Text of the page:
A California wildfire that developed earlier this week doubled in size on Saturday, according to NBC News. The Woolsey Fire continues to spread across Southern California, and two people were found dead in the area affected by the fire. Roughly 200,000 people have had to evacuate the region, and photos of the Woolsey Fire illustrate just how much devastation it has caused.
The Woolsey Fire has rapidly grown in size and has traveled across Los Angeles and Ventura Counties, CNN reported. During a news conference on Saturday, Ventura County Fire Chief Mark Lorenzen told reporters that Friday had been a "rough night," and noted that the fire had crossed the 101 Freeway into Malibu, per NBC News.
Acting California Gov. Gavin Newsom issued an emergency proclamation for Los Angeles and Ventura Counties on Friday, and President Donald Trump subsequently approved federal assistance to the state. However, Trump also generated controversy on Saturday by blaming the wildfires' rapid spread on "poor" forest management, prompting swift backlash from environmentalists and firefighting associations.
Officials in Southern California told NBC News that high winds in the region had enabled the fire to spread more quickly. The wind experienced a lull on Saturday, but the hot, dry Santa Ana winds are projected to pick up again on Sunday. As the following photos of the Woolsey Fire indicate, the wildfire has already destroyed numerous homes and caused extensive devastation.
According to the Los Angeles Times, the Woolsey Fire has covered at least 70,000 acres — doubling in size overnight — and wind speeds of up to 50 miles per hour are enabling its continued spread.
Citing the Los Angeles fire chief, Axios reported that the fire has destroyed at least 100 structures.
However, L.A. County Fire Chief Daryl Osby told reporters that firefighters have managed to save "thousands of homes" from the "miles and miles of flame fronts coming at multiple communities."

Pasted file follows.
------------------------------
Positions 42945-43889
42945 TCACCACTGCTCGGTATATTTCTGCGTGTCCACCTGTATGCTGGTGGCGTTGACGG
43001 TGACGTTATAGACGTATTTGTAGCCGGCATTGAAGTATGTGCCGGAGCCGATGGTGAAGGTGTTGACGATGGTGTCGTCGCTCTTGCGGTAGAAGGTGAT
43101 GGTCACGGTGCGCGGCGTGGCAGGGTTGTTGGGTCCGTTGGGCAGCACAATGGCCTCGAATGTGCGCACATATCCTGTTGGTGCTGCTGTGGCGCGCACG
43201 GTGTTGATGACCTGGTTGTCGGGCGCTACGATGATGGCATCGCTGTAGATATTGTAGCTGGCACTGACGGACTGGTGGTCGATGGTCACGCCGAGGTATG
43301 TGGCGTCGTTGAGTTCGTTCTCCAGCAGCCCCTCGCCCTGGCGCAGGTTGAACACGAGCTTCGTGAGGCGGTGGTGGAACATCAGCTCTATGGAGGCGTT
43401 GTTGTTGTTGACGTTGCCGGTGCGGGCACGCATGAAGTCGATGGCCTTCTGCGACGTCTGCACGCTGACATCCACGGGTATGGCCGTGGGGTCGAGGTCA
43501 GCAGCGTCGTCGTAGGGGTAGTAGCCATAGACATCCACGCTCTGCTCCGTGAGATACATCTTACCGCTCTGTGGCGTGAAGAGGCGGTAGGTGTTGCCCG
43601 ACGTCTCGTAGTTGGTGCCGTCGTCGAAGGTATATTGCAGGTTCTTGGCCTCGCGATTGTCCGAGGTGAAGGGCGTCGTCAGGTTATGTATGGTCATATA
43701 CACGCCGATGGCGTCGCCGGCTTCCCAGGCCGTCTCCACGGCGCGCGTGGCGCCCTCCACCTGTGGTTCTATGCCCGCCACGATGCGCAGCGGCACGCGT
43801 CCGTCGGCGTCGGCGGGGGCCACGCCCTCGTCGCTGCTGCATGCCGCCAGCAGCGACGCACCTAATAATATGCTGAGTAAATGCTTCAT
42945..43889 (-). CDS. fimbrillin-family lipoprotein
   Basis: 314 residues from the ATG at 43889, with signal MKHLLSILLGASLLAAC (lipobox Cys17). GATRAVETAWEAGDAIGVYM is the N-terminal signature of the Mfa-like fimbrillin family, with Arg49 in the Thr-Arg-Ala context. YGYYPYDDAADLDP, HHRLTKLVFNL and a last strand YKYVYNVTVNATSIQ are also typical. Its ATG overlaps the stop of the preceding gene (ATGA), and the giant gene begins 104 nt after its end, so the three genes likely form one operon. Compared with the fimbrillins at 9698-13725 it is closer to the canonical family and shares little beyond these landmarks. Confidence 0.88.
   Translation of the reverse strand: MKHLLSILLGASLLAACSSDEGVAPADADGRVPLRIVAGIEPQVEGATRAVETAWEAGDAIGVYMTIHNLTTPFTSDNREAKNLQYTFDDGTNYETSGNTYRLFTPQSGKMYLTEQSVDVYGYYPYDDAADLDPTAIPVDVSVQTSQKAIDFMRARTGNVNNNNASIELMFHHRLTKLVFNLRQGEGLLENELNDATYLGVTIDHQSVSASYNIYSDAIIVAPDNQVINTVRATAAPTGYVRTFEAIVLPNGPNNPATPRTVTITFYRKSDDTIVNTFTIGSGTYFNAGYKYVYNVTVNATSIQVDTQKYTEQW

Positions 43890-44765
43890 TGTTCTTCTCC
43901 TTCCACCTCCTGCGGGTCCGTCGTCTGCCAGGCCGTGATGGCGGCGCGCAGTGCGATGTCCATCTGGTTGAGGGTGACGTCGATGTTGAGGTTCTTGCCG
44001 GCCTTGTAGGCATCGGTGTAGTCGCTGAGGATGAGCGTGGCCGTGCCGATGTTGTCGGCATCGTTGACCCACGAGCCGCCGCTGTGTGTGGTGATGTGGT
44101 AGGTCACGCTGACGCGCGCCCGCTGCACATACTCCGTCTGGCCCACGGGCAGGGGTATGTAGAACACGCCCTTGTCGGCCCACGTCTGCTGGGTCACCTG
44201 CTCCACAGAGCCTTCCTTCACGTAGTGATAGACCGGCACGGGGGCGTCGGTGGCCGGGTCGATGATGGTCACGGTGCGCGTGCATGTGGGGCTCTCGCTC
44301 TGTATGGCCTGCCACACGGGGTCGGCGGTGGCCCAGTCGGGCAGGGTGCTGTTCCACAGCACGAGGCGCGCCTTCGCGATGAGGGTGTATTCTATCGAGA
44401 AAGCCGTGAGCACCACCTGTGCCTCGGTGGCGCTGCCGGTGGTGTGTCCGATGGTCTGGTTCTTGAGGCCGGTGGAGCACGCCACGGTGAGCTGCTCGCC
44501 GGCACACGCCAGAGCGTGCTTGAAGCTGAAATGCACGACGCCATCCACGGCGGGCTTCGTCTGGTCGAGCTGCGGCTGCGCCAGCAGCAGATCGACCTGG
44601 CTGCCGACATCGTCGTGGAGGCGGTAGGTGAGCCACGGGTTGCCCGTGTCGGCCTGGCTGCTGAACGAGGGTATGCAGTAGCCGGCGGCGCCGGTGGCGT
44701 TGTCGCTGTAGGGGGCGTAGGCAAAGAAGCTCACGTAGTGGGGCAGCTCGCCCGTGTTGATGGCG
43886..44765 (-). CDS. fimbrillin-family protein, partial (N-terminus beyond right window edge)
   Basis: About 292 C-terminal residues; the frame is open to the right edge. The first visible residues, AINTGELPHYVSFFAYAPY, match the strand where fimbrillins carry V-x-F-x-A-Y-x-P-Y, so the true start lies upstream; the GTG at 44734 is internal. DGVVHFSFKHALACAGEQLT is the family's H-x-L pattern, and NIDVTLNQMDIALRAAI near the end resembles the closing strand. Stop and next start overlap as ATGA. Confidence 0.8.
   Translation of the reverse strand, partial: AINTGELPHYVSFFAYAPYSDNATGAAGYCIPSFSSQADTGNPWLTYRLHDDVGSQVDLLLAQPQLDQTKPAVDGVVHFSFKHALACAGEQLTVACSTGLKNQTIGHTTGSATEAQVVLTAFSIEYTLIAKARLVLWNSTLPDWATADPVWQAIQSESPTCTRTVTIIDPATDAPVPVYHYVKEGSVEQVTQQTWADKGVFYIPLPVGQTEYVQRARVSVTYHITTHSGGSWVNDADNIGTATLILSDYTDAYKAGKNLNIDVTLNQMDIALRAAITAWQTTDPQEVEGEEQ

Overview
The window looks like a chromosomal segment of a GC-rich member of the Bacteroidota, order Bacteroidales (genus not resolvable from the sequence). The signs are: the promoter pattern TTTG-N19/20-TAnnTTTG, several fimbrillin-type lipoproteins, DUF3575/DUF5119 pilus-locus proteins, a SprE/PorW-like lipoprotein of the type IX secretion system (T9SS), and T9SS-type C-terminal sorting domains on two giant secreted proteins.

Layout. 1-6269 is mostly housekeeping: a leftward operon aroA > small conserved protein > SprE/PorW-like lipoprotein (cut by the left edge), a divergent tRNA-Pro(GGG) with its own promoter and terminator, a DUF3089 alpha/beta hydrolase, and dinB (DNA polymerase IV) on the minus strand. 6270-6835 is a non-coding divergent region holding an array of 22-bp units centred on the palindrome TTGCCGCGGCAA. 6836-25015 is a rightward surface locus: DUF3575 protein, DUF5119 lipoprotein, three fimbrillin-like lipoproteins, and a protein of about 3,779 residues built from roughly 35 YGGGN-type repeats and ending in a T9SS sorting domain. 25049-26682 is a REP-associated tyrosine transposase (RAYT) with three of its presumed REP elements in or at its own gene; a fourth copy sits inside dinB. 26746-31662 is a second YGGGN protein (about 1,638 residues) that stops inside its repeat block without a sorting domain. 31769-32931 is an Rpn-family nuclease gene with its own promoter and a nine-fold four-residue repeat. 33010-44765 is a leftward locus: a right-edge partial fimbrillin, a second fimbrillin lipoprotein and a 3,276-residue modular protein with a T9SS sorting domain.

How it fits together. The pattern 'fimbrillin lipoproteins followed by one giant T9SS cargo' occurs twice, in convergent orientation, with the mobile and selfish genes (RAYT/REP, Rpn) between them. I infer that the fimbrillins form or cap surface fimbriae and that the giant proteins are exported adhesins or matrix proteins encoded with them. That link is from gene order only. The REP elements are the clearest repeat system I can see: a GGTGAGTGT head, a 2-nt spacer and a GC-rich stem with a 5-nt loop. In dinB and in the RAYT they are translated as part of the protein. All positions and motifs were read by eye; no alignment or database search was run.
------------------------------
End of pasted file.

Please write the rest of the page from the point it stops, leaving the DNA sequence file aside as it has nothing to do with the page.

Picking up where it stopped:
In Thousand Oaks — where a gunman killed 12 people at a country music bar earlier this week — residents are now having to contend with the rapidly spreading wildfire, even as they attempt to mourn and heal.
As of Saturday morning, the Woolsey Fire was at zero percent containment, NBC Los Angeles reported. However, the typically high-speed winds temporarily subsided on Saturday, giving firefighters a brief window in which to battle the flames in calmer conditions.
As the fire continued to burn on Saturday, Trump — who is currently in Paris to commemorate the 100th anniversary of the end of World War I — threatened to revoke federal aid to California, attributing the fire's rapid spread to "poor" forest management. Trump has previously blamed California's wildfires on the state's environmental laws, Vox reported, and has advocated for tree-clearing in order to stop fires from spreading. The Pasadena Fire Association pointed out that the Woolsey Fire is actually an "urban interface" fire, however, and did not actually start in a forest.
Southern California is not alone in confronting wildfires this week; in Northern California, the fast-moving Camp Fire destroyed the town of Paradise, and at least nine people are dead.